"Just putting that door between you and the fire is just amazing. And then what happens when you open the window, any smoke that accumulated in that room starts to clear out some," Sehlmeyer said.
Sehlmeyer showed us another eye-opening video demonstrating one of the reasons more people are dying.
He said a lot has changed in a few decades inside our homes.
"You of had up to 20 minutes before the house went to flashover," Sehlmeyer said about fires a few decades ago. "Today in fires that have the exact same furniture configuration, flashover is occurring in less than three minutes."
The reason there's less time to escape is our home furnishings, they're made out of different materials, including plastic.
"When it starts to burn, gives off a lot of toxic smoke and gas, but it also produces heat that has never been produced before," Sehlmeyer said.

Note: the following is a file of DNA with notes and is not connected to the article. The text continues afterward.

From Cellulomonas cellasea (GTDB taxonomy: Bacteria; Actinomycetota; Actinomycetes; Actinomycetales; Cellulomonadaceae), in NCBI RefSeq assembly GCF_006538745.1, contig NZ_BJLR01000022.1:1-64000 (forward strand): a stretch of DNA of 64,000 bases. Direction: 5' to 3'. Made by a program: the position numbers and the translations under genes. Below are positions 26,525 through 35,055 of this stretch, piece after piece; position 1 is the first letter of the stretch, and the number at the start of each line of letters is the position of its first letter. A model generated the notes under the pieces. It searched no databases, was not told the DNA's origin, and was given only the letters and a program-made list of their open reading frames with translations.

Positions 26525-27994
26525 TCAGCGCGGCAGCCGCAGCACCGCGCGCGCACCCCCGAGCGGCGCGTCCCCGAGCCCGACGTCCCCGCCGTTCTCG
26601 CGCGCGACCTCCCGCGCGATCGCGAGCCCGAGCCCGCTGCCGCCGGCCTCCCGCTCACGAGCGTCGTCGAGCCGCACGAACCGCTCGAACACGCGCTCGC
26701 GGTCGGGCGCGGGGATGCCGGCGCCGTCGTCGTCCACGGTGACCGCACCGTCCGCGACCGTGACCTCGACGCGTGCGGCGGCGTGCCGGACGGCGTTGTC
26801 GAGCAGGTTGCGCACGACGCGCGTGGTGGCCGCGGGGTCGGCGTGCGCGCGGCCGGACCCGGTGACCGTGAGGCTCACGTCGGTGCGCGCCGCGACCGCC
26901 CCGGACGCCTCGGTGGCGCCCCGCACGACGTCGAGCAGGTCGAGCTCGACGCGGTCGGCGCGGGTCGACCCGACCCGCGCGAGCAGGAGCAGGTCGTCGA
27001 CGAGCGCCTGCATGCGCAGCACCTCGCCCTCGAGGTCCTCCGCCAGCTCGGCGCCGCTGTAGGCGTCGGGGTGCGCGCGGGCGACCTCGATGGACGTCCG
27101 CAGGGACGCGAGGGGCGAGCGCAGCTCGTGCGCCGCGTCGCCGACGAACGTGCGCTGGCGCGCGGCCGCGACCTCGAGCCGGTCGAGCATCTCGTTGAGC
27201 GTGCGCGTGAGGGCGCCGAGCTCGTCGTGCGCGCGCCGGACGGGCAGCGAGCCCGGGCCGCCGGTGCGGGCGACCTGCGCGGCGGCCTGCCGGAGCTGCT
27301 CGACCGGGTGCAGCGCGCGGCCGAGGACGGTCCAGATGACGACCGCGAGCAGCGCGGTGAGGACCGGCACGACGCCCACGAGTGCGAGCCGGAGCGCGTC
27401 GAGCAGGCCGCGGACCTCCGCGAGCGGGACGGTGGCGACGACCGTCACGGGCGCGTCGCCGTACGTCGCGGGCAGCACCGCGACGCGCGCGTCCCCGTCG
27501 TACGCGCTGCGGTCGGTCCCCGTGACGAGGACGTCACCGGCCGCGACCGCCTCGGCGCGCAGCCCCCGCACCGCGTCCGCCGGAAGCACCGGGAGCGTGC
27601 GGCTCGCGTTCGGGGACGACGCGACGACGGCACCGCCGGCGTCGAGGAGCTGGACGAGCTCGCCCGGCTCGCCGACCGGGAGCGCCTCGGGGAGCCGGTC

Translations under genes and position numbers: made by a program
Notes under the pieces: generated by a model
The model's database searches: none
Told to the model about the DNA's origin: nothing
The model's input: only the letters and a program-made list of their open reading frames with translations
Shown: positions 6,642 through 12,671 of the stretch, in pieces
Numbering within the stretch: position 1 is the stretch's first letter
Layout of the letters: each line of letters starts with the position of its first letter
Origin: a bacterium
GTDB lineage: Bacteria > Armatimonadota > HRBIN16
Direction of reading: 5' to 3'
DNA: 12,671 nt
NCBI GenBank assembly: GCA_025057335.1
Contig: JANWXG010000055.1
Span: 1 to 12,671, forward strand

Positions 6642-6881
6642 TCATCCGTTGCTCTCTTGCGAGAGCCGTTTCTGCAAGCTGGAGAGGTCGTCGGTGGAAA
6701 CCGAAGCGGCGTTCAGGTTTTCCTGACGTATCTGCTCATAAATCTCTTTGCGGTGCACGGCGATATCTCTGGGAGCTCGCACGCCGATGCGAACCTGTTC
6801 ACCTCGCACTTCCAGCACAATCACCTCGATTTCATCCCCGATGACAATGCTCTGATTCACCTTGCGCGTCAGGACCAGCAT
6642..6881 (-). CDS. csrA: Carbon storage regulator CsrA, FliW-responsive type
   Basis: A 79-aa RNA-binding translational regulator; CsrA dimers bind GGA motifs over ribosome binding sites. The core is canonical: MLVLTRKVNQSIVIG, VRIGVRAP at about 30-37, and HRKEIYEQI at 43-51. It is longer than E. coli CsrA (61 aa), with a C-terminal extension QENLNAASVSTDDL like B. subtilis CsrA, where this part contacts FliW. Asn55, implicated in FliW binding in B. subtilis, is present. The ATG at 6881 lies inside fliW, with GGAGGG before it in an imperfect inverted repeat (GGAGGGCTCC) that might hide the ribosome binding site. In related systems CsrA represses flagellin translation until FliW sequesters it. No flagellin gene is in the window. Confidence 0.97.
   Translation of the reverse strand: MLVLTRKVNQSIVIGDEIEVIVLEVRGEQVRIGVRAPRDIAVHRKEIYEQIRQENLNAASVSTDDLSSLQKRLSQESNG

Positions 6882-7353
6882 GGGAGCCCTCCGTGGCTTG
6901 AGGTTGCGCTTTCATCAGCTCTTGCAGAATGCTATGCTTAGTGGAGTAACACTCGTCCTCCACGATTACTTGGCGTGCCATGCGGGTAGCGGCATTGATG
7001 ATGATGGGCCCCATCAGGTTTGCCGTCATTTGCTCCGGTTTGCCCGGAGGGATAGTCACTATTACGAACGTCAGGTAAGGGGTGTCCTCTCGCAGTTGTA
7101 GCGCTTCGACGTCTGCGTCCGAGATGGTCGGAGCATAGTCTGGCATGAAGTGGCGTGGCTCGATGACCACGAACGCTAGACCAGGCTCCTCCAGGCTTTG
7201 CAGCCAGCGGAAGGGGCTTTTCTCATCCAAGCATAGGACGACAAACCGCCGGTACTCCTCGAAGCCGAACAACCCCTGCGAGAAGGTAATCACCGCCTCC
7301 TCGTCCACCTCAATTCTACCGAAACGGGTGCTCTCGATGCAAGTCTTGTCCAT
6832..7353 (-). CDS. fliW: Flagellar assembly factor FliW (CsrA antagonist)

Newer furniture burns quicker and deadlier. "Think about it, the stuff's that coming off of the plastic is actually poisoning you as the oxygen levels are dropping," Sehlmeyer explained.
When the fire is burning it's a competition for oxygen between you and the fire. If you don't get out of the nearest exit as soon as possible you'll lose long before the flames reach you. "At a certain point you'll go unconscious," Sehlmeyer said.
Another deadly mistake people make is not practicing their escape plan.
Sehlmeyer said everyone needs to do a home fire drill twice a year. "Actually run these drills where you can't use your doors. That changes the game for a lot of families," he said.
Educating people about the updated fire safety information can be challenging.
Fire drills are taught to kids in school. Children take that information home to their parents, but there's an entire age group that misses out.